Exterior features include red painted brake calipers, smoked rear lights, red striping on the grille (that now extends into the headlights), and dual 80-mm chrome tail pipes. The new wheels, dubbed “Brooklyn,” are machine polished and are lighter in weight than the wheels on current GTI models. Seventeen-inch wheels are standard, with 18- and 19-inch wheels available as an option (again, this may differ in Canada).
The GTI is 15 mm lower than the standard Golf, but its designers have also used a range of detailing, striping and other visual cues to enhance the image of a lower, wider car. These include extending red striping across the front, painting the lower section of the car in body colour rather than black, including a splitter on the lower edge of the front spoiler, and restyling the side sills and rear diffuser.
The roof spoiler uses a new design that’s larger than the Golf spoiler, and GTI badges are applied to the front fenders at the height of the character line. The GTI logo remains the same.
2015 Volkswagen GTI. Click image to enlarge
Inside, the European version of the Golf GTI retains its signature tartan interior and black headliner. Red stitching contrasts with the interior panels on the seats and gear shift.
Additional distinctive interior features include a customized sport steering wheel, special shifter grip, an instrument cluster designed to resemble that of a luxury chronograph, red ambient lighting, special trim strips and panels, brushed stainless steel pedals and foot rest, and stainless steel door sill entry plates with integrated lighting.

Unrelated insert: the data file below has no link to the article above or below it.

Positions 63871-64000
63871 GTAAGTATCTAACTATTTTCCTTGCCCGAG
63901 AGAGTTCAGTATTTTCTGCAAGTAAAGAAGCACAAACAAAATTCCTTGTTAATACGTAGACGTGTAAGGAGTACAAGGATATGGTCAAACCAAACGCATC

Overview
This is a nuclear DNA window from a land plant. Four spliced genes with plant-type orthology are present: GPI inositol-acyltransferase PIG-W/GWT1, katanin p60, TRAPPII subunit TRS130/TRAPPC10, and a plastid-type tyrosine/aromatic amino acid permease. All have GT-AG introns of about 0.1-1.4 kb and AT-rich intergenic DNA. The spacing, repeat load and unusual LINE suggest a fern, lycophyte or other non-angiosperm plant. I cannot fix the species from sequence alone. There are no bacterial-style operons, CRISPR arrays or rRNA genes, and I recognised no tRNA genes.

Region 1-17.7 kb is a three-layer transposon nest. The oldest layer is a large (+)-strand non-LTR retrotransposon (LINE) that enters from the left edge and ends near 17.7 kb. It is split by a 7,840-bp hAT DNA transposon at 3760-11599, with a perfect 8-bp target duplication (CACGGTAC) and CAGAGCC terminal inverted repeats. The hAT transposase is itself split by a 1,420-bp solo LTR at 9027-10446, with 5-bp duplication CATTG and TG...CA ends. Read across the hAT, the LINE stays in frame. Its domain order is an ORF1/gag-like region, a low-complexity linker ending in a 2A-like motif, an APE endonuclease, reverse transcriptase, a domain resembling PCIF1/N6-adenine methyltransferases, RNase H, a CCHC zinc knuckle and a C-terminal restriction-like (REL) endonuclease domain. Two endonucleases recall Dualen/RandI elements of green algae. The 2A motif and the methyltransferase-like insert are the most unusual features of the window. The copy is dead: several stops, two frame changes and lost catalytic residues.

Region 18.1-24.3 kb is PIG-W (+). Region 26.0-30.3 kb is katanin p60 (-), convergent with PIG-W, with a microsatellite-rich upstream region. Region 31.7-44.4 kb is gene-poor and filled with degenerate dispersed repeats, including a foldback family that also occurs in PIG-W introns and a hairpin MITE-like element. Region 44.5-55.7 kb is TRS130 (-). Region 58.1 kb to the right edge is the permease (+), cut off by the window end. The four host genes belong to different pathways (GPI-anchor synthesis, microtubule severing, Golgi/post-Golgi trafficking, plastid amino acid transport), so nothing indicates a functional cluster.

An interesting GTI variant in Europe is the diesel version, the GTD. Why not? Audi has won Le Mans over multiple years with diesel-powered vehicles, and diesels are legendary for their low-end torque, a characteristic favoured by buyers in the all-important American market. You can bet a GTD would sell well in Canada (Volkswagen sells every TDI they bring here, and resale prices are astonishing), but bringing the GTD here may depend on the U.S. evolving their views of diesel engines (which is happening, apparently, as witnessed by strong sales of the new Passat TDI).
The new Golf models — reportedly including the GTI — will be built in Mexico, which could bring the prices down. Volkswagen insists that quality will match that of German-built equivalents.
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